David,

First have a look at the "Version Control" plugin in zim. It in fact
already has some support to deal with Mercurial, Git and Bazaar. We simply
call them as separate commands, no need to use integrated libraries.

>From that you would want functions to push and pull revisions. This can be
done by defining a few scripts in the "Tools" -> "Custom tool" menu.

Agreed these tools already take care of merging, so 90% of the time there
should be no issue. However if there is a merging conflict, the user should
stop editing and first fix the conflict before pushing new revisions. This
may be straightforward for technical users, but is not convenient.

This is were the idea on conflict resolution comes in. This feature would
allow to have to versions of the page and commit both (as separate files)
to the repository. That way you can keep editing and post-pone the merging
conflict to a next cyclus. It is inspired by the way conflicting versions
of a data object can co-exist in couchdb.

So from the steps you describe, this only covers the final step - the
version control integration is already in a large part available.

Hope this clarifies,

Jaap




On Thu, Oct 10, 2013 at 10:16 PM, David Verelst <david.vere...@gmail.com>wrote:

> Dear all,
>
> I am considering to use Zim as a tool for collaborative management of
> meeting reports (as a starting point) at my working place (a university
> department in Denmark). Because I really like Zim (long time user) and care
> about open source, I thought to try to implement support for this in Zim.
> At this time I don't have any funding for this project, so I will just try
> to kick this off in my own time.
>
> I've been playing around with Etherpad, but although it is very nice as an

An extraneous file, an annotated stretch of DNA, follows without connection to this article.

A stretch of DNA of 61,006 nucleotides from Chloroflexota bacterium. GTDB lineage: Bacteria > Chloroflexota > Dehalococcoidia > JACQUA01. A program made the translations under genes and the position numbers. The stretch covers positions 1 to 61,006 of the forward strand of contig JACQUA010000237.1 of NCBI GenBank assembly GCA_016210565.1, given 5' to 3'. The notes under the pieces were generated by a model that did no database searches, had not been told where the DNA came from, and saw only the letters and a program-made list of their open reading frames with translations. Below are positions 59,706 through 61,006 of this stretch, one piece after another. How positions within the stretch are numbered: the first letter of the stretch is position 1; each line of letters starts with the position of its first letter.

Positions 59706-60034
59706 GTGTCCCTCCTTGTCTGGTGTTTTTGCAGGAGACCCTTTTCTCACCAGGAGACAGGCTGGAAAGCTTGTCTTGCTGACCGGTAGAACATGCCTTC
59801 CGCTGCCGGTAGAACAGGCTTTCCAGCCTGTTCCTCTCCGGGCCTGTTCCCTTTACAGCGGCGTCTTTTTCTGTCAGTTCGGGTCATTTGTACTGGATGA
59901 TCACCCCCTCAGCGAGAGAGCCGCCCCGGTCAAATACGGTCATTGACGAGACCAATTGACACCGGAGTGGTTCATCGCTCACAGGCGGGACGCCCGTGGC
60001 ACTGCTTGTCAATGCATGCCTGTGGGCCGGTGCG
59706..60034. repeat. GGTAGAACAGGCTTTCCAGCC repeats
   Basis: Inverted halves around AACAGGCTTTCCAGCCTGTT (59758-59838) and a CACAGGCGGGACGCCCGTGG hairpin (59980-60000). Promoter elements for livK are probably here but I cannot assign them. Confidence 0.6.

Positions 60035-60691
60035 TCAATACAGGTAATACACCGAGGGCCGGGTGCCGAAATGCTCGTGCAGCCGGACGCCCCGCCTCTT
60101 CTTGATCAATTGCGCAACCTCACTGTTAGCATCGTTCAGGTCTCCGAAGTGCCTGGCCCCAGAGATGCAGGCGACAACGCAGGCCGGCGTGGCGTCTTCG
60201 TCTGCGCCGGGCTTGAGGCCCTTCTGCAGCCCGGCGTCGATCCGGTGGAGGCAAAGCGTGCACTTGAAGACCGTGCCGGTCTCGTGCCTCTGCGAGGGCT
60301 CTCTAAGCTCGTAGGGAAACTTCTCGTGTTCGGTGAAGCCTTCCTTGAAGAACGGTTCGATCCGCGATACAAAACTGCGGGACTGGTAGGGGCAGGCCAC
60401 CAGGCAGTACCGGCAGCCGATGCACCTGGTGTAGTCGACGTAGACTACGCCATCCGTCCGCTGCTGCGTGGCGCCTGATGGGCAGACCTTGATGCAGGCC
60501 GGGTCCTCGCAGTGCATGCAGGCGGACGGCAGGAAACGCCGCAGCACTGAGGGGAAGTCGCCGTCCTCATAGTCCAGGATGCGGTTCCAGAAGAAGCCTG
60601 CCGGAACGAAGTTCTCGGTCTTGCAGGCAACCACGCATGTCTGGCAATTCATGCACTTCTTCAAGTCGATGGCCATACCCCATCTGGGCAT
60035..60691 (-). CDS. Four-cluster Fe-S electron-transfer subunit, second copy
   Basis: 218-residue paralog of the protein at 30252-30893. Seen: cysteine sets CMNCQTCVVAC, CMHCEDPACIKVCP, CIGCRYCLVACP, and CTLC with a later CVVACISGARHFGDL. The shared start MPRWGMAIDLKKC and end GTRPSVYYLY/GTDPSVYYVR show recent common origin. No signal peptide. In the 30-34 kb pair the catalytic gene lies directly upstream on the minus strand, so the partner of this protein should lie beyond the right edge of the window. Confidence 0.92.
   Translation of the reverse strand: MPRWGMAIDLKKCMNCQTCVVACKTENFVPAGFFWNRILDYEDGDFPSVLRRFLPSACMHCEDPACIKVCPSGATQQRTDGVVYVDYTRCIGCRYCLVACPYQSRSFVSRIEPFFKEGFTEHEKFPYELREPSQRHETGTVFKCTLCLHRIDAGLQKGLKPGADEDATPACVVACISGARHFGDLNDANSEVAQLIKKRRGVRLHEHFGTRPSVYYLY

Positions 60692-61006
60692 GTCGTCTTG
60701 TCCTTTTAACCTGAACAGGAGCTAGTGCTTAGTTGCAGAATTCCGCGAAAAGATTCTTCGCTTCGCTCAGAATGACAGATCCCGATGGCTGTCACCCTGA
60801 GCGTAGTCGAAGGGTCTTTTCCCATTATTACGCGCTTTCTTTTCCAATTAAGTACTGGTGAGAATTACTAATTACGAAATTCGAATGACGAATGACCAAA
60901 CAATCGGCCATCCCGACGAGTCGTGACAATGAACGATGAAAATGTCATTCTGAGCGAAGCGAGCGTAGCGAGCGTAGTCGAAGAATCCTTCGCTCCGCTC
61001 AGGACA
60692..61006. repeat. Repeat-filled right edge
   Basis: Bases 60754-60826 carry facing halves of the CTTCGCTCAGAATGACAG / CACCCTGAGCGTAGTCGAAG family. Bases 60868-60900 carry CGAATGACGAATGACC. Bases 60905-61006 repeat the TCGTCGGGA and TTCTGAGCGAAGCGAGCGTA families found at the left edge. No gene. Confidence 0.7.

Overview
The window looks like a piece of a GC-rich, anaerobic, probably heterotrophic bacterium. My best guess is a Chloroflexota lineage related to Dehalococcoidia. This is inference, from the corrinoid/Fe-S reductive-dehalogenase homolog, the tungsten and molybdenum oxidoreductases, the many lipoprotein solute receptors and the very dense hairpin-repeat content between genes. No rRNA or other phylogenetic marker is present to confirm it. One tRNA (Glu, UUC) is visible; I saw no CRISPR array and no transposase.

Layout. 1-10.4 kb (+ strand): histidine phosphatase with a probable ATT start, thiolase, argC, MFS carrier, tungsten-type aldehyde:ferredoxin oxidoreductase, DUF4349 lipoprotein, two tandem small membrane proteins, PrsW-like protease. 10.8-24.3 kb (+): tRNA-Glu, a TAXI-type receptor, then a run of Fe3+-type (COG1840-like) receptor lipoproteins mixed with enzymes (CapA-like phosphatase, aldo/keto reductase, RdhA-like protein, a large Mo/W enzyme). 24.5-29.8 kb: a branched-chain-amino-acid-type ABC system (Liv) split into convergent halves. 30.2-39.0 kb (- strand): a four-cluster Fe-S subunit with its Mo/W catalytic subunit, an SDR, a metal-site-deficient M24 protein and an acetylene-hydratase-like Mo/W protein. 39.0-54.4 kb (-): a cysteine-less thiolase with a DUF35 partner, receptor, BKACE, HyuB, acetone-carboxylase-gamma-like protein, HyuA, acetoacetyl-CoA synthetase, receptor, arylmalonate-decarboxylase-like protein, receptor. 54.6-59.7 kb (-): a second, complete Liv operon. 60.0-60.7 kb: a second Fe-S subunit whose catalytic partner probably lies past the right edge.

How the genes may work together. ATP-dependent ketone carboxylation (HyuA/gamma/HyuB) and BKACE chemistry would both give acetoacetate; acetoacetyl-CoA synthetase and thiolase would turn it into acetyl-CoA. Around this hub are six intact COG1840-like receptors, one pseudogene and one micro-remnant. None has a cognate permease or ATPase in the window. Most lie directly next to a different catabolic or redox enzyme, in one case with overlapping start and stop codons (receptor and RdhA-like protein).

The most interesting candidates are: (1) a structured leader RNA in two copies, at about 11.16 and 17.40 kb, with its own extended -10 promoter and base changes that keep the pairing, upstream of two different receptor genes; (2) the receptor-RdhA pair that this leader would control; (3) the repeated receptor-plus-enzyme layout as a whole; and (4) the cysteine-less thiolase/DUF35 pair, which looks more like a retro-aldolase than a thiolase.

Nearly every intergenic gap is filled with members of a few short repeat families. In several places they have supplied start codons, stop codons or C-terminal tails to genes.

> collaborative editor an sich, you can not use it to manage a whole bunch of
> pads transparently. That's where I think Zim really shines: organizing rich
> notes. My gut feeling indicates that it might be "more easy" (whatever that
> means) to implement a collaborative Zim notebook using Git (to start with),
> compared to creating a nice note organizer for Etherpads on par with Zim's
> feature set. I am also way more comfortable with Python compared to all the
> shiny webtech that drives Etherpad.
>
> I've been browsing through the mailing list, and found possibly two
> threads related to this issue:
> * [Zim-wiki] Multi user?https://lists.launchpad.net/zim-wiki/msg01600.html
> * [Zim-wiki] Time Stamped Text (TST) plugin
> https://lists.launchpad.net/zim-wiki/msg02453.html (on a side note, what
> is de status of this project?)
> * not the mailinglist but the wiki: Support Resolving Conflicts (
> http://www.zim-wiki.org/wiki/doku.php?id=resolving_syncing_conflicts)
>
> How I understand the "Support Resolving Conflicts" wiki page is that
> collaborators are working on the same notebook stored on a network drive.
> What if each collaborator has its own notebook, and pushes/fetches the
> changes to/from a remote repository? In that way you wouldn't need to worry
> about how to name and save jointly edited files. Conflict resolution takes
> places when pushing/pulling changes to/from the remote repository. I would
> assume the challenges here would be to:
> * sensible automation of committing to the local repository, and have
> manual commit button (which already exists). Too many commits for some
> simple changes might be overkill.
> * make a very robust automatic merging scheme (there are probably existing
> tools available for this)
> * possibly merge contributions from more than 2 authors into one document
> * automate fetching and pulling from and to the remote repository, and
> also add manual fetch/pull buttons
>
> I would assume that from the manual conflict resolution point of view it
> doesn't matter whether you are trying to merge commits from a remote
> Git/Bzr/Hg branch or to different versions of a file on a network drive. It
> think there could even be room for both implementation strategies.
>
> In this context using Mercurial and Git comes very natural, since the
> former is written in Python (so no need to parse commands to/from a shell)
> and the latter has Python bindings (
> https://github.com/gitpython-developers/GitPython). I don't now how that
> works with Bzr, is bzr-gtk something similar (
> http://wiki.bazaar.canonical.com/bzr-gtk)?
>
> The advantage of using a Git/Bzr/Hg with a remote repository is that you
> don't need to be online all the time. Maybe you are working on some notes
> on the plane and want to share those changes when back connected or at the
> office.
>
> Any pointers, comments, hints or tips alike?
>
> Since this is my first message on this list, I would like to explicitly
> share my appreciations to Jaap and the other contributors for creating and
> maintaining Zim!
>
> Best regards,
> David
>
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